Sunscreens

Sunscreens

bacteria-sunscreen

Solar ultra violet radiation or UVR (wavelengths shorter than 400 nm) is associated with biological deleterious effects in living organisms. Among these, some cyanobacteria must thrive in habitats exposed to high doses of UVR such as soil and rock surfaces, and thus have the ability to synthesize and accumulate UV-sunscreens. Sunscreens serve as passive preventative mechanisms that allow the organism to stop UVR before it reaches the cellular machinery, DNA, or produces reactive oxygen species.

The indole-alkaloid, scytonemin, found exclusively among cyanobacteria, is one such sunscreen. It is a brownish-yellow, lipid-soluble pigment located in the extracellular matrix of the cells. The production of scytonemin is induced by UV-A (315-400 nm) and the conjugated double-bond distribution allows for the molecule to absorb strongly in that range (with a maximum of ~384 nm). Scytonemin also has potential in biomedical applications because of its strong anti-proliferative and anti-inflammatory activity.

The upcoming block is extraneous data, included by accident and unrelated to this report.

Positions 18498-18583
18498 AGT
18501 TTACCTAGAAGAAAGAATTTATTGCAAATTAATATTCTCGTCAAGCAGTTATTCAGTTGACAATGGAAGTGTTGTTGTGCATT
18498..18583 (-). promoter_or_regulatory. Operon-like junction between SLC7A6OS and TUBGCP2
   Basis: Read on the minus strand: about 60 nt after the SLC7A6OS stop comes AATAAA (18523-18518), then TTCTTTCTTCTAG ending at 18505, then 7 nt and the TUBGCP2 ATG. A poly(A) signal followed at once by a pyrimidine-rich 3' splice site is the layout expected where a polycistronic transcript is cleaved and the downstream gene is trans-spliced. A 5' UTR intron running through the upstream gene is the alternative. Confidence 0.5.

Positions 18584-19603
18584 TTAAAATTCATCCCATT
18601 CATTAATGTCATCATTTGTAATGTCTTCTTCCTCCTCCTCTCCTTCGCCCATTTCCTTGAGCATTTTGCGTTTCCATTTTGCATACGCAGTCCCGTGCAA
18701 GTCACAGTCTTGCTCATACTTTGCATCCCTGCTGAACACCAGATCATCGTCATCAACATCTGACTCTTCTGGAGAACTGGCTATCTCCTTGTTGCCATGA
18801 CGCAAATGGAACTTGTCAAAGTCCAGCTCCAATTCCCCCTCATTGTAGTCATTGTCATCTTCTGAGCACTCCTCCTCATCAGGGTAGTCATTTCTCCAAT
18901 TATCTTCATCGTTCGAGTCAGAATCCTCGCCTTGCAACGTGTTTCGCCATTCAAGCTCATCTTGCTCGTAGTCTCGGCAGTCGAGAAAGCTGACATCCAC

Another class of sunscreens found in cyanobacteria are the mycosporine-like amino acids (MAAs), water soluble, colorless products that absorb and are induced by UV-B (280-315 nm).

Our lab is currently focusing on the molecular genetics of scytonemin and MAAs biosynthesis.

The model organism that we use to study sunscreen biosynthesis is the filamentous heterocystous cyanobacterium Nostoc punctiforme ATCC 29133/PCC 73102 (from the order Nostocales).
N. punctiforme was originally isolated from the symbiotic association with the gymnosperm cycad Macrozamia sp. and it is one of the few cyanobacteria that can grow heterotrophically. In addition, the fact that N. punctiforme is amenable to genetic manipulation (by electroporation or conjugation) and its genome is fully sequenced (US Department of Energy’s Joint Genome Institute (JGI) database), make it a good model for our work.

Using N. punctiforme, we have been able to obtain a scytonemin-deficient mutant by random transposon insertion into a putative gene. The genomic region of mutation has been identified and is currently being studied for its significance in the biosynthesis of scytonemin, as well as its presence in other scytonemin-producing cyanobacteria.